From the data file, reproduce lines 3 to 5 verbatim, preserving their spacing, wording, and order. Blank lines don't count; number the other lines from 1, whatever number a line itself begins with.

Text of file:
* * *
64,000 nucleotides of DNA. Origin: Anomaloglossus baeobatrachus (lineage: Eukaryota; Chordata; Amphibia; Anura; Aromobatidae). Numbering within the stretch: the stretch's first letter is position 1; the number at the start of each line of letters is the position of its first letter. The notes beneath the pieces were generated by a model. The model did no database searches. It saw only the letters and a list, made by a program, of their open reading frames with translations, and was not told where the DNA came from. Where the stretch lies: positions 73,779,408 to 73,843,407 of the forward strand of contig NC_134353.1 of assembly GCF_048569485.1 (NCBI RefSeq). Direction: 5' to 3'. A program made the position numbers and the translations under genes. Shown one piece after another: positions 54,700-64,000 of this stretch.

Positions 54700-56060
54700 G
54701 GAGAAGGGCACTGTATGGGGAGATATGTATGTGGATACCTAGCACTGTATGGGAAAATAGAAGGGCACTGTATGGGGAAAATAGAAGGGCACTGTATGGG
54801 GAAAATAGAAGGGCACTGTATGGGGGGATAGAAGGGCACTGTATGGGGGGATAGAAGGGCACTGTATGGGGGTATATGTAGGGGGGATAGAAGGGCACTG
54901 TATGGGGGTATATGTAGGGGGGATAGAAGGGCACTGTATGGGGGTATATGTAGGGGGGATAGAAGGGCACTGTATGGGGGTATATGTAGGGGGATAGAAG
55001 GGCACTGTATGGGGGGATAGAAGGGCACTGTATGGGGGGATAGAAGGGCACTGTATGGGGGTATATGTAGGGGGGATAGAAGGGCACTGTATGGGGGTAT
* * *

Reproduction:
54700 G
54701 GAGAAGGGCACTGTATGGGGAGATATGTATGTGGATACCTAGCACTGTATGGGAAAATAGAAGGGCACTGTATGGGGAAAATAGAAGGGCACTGTATGGG
54801 GAAAATAGAAGGGCACTGTATGGGGGGATAGAAGGGCACTGTATGGGGGGATAGAAGGGCACTGTATGGGGGTATATGTAGGGGGGATAGAAGGGCACTG